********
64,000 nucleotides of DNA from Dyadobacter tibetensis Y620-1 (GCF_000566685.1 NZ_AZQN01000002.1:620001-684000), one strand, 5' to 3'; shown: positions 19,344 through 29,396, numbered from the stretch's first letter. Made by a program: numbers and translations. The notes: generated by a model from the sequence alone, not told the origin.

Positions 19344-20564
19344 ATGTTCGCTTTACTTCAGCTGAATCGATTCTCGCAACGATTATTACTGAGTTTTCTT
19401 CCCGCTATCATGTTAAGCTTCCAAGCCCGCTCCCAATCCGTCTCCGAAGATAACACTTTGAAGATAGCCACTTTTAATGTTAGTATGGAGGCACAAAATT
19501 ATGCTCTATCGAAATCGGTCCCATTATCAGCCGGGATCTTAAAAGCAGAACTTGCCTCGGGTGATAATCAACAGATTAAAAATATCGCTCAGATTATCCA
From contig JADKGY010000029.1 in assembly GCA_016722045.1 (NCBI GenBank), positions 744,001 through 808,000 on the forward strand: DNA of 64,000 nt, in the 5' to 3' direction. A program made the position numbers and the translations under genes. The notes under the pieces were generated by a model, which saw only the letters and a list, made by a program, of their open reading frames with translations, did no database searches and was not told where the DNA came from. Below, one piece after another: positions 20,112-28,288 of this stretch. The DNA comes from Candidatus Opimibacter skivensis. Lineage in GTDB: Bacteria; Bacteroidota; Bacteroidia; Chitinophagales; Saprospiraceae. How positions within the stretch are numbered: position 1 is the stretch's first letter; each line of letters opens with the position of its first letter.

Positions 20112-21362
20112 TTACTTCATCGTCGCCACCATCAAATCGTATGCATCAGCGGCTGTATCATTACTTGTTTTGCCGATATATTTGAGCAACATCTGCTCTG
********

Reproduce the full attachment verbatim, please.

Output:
64,000 nucleotides of DNA from Dyadobacter tibetensis Y620-1 (GCF_000566685.1 NZ_AZQN01000002.1:620001-684000), one strand, 5' to 3'; shown: positions 19,344 through 29,396, numbered from the stretch's first letter. Made by a program: numbers and translations. The notes: generated by a model from the sequence alone, not told the origin.

Positions 19344-20564
19344 ATGTTCGCTTTACTTCAGCTGAATCGATTCTCGCAACGATTATTACTGAGTTTTCTT
19401 CCCGCTATCATGTTAAGCTTCCAAGCCCGCTCCCAATCCGTCTCCGAAGATAACACTTTGAAGATAGCCACTTTTAATGTTAGTATGGAGGCACAAAATT
19501 ATGCTCTATCGAAATCGGTCCCATTATCAGCCGGGATCTTAAAAGCAGAACTTGCCTCGGGTGATAATCAACAGATTAAAAATATCGCTCAGATTATCCA
From contig JADKGY010000029.1 in assembly GCA_016722045.1 (NCBI GenBank), positions 744,001 through 808,000 on the forward strand: DNA of 64,000 nt, in the 5' to 3' direction. A program made the position numbers and the translations under genes. The notes under the pieces were generated by a model, which saw only the letters and a list, made by a program, of their open reading frames with translations, did no database searches and was not told where the DNA came from. Below, one piece after another: positions 20,112-28,288 of this stretch. The DNA comes from Candidatus Opimibacter skivensis. Lineage in GTDB: Bacteria; Bacteroidota; Bacteroidia; Chitinophagales; Saprospiraceae. How positions within the stretch are numbered: position 1 is the stretch's first letter; each line of letters opens with the position of its first letter.

Positions 20112-21362
20112 TTACTTCATCGTCGCCACCATCAAATCGTATGCATCAGCGGCTGTATCATTACTTGTTTTGCCGATATATTTGAGCAACATCTGCTCTG